In addition, I have been journaling for the College Archives for a semester, as part of a project that seeks to represent more voices from minorities or groups that are often discriminated against. I wrote from a standpoint of a Black Muslim woman, Senegalese, and first generation student. I also wrote a couple of articles published in the College weekly newspaper.

This semester, I will join the Admission office as an International Student Ambassador for Macalester. I hope to interact with prospect students and help them get to know the college better.

My time at RCN has certainly helped me a lot to get all these beautiful opportunities. I still have a lot to learn and discover here at Mac and could not be more excited. Feel free to contact me if you have any questions or just want to talk.

Anna Sene (RCN 2020)

In People of UWCRCN you find stories of alumni or other members of our community. Here are the laterst.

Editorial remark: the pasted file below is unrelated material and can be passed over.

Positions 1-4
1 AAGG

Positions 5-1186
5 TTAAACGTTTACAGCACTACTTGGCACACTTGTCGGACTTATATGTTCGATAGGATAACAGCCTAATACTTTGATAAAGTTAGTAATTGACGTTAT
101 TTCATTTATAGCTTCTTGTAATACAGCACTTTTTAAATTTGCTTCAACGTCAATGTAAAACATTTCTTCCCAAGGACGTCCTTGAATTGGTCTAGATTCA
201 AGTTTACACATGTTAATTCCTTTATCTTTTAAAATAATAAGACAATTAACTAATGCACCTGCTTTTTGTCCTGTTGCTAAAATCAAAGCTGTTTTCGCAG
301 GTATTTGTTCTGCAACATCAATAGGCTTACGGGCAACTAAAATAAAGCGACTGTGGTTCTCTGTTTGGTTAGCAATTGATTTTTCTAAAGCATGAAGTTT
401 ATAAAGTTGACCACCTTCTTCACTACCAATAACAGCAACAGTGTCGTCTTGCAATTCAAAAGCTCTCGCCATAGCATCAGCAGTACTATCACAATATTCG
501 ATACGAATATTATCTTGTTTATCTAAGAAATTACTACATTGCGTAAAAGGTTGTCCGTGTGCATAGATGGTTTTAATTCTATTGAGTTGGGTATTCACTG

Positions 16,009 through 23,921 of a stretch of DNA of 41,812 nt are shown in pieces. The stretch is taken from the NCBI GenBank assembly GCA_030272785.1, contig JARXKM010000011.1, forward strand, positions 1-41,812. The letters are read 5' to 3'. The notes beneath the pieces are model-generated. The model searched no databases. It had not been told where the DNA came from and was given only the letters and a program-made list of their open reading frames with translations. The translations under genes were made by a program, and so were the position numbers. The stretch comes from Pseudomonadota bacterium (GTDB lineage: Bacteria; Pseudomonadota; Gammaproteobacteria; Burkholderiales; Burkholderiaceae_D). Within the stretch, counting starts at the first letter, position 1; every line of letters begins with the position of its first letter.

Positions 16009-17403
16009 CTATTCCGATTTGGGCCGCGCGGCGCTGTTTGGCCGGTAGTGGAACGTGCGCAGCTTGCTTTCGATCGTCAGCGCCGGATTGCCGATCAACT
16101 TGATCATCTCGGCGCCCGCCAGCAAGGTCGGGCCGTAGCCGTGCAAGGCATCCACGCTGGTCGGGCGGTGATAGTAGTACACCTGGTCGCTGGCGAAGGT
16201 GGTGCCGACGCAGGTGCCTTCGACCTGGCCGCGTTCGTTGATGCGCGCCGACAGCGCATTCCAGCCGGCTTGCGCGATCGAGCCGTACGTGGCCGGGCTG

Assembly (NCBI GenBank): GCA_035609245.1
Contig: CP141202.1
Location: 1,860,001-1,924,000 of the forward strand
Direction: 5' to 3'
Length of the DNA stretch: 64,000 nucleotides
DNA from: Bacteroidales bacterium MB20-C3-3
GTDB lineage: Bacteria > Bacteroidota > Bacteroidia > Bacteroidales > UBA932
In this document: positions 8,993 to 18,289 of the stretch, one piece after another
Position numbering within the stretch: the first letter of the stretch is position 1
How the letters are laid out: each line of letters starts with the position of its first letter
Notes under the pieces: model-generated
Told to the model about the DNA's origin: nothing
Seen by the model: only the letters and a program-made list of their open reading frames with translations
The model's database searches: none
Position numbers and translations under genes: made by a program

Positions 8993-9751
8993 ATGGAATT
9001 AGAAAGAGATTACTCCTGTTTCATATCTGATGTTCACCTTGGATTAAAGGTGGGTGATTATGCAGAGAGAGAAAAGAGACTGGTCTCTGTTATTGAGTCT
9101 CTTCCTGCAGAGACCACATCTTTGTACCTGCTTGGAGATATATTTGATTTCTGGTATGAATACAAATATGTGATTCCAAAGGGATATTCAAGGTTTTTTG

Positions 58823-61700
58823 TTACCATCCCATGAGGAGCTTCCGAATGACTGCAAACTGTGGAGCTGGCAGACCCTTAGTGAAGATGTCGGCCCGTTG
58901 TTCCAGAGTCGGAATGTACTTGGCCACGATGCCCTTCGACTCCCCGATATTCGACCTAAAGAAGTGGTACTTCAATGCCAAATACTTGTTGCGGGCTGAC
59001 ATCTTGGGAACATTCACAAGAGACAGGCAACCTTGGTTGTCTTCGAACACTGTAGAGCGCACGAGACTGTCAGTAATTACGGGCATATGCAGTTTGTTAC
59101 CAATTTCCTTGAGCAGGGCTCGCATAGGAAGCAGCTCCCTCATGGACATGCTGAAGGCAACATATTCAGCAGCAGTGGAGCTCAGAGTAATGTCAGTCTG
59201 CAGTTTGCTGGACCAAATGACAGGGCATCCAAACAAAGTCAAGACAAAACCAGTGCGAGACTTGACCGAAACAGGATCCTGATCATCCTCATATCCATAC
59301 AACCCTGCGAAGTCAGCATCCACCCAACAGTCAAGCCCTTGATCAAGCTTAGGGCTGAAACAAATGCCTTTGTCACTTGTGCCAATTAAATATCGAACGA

Dorothy Dix (RCN 1996-1998)

March 4th, 2021|

Making Ideals Reality: Creating Better Futures For Children In My Home Community Dorothy Dix (UWC Red Cross Nordic, 1996-1998) was born into poverty in Zimbabwe. She relied on [...]

Anna Sene (RCN ’18-’20)

February 4th, 2021|

Zooming In Leaving Norway during the pandemic left me filled with uncertainties. First, I had to go to France to get my US VISA since the border closures [...]

Antonia Reininger (RCN ’16)

January 21st, 2021|

Working for Climate Neutrality Almost exactly one year ago today, the new Austrian coalition government took up its work, including one Minister responsible for the broad portfolio of Climate [...]

Simon Sizwe Mayson (RCN’07)

November 24th, 2020|

Simon Mayson and Chann de Villiers on the main stairwell in Troyeville House.(Photo: Chris Collingridge) Being awarded the scholarship to attend Red Cross United World College in [...]

The New Normal

2021-02-08T11:55:18+01:00February 2nd, 2021|